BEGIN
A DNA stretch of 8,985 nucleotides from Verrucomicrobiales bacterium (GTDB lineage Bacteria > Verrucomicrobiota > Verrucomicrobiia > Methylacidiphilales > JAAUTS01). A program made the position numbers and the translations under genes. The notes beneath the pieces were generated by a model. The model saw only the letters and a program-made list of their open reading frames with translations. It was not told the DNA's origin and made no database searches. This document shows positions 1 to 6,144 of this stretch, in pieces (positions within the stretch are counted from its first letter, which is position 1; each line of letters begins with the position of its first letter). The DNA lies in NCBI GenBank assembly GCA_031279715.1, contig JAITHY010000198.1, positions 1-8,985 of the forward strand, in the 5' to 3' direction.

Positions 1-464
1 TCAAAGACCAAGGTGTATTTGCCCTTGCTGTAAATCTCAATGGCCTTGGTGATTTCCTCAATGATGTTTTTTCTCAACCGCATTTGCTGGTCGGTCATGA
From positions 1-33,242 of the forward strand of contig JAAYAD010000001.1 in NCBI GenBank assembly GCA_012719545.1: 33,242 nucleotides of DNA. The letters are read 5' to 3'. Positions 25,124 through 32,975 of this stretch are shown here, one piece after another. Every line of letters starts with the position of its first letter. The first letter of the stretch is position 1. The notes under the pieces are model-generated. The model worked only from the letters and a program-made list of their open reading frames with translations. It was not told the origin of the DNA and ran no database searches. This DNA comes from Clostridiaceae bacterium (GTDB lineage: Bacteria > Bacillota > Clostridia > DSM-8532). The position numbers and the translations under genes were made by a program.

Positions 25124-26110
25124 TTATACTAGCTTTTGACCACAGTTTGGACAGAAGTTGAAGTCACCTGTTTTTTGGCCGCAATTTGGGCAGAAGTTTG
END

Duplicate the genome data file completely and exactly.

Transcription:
A DNA stretch of 8,985 nucleotides from Verrucomicrobiales bacterium (GTDB lineage Bacteria > Verrucomicrobiota > Verrucomicrobiia > Methylacidiphilales > JAAUTS01). A program made the position numbers and the translations under genes. The notes beneath the pieces were generated by a model. The model saw only the letters and a program-made list of their open reading frames with translations. It was not told the DNA's origin and made no database searches. This document shows positions 1 to 6,144 of this stretch, in pieces (positions within the stretch are counted from its first letter, which is position 1; each line of letters begins with the position of its first letter). The DNA lies in NCBI GenBank assembly GCA_031279715.1, contig JAITHY010000198.1, positions 1-8,985 of the forward strand, in the 5' to 3' direction.

Positions 1-464
1 TCAAAGACCAAGGTGTATTTGCCCTTGCTGTAAATCTCAATGGCCTTGGTGATTTCCTCAATGATGTTTTTTCTCAACCGCATTTGCTGGTCGGTCATGA
From positions 1-33,242 of the forward strand of contig JAAYAD010000001.1 in NCBI GenBank assembly GCA_012719545.1: 33,242 nucleotides of DNA. The letters are read 5' to 3'. Positions 25,124 through 32,975 of this stretch are shown here, one piece after another. Every line of letters starts with the position of its first letter. The first letter of the stretch is position 1. The notes under the pieces are model-generated. The model worked only from the letters and a program-made list of their open reading frames with translations. It was not told the origin of the DNA and ran no database searches. This DNA comes from Clostridiaceae bacterium (GTDB lineage: Bacteria > Bacillota > Clostridia > DSM-8532). The position numbers and the translations under genes were made by a program.

Positions 25124-26110
25124 TTATACTAGCTTTTGACCACAGTTTGGACAGAAGTTGAAGTCACCTGTTTTTTGGCCGCAATTTGGGCAGAAGTTTG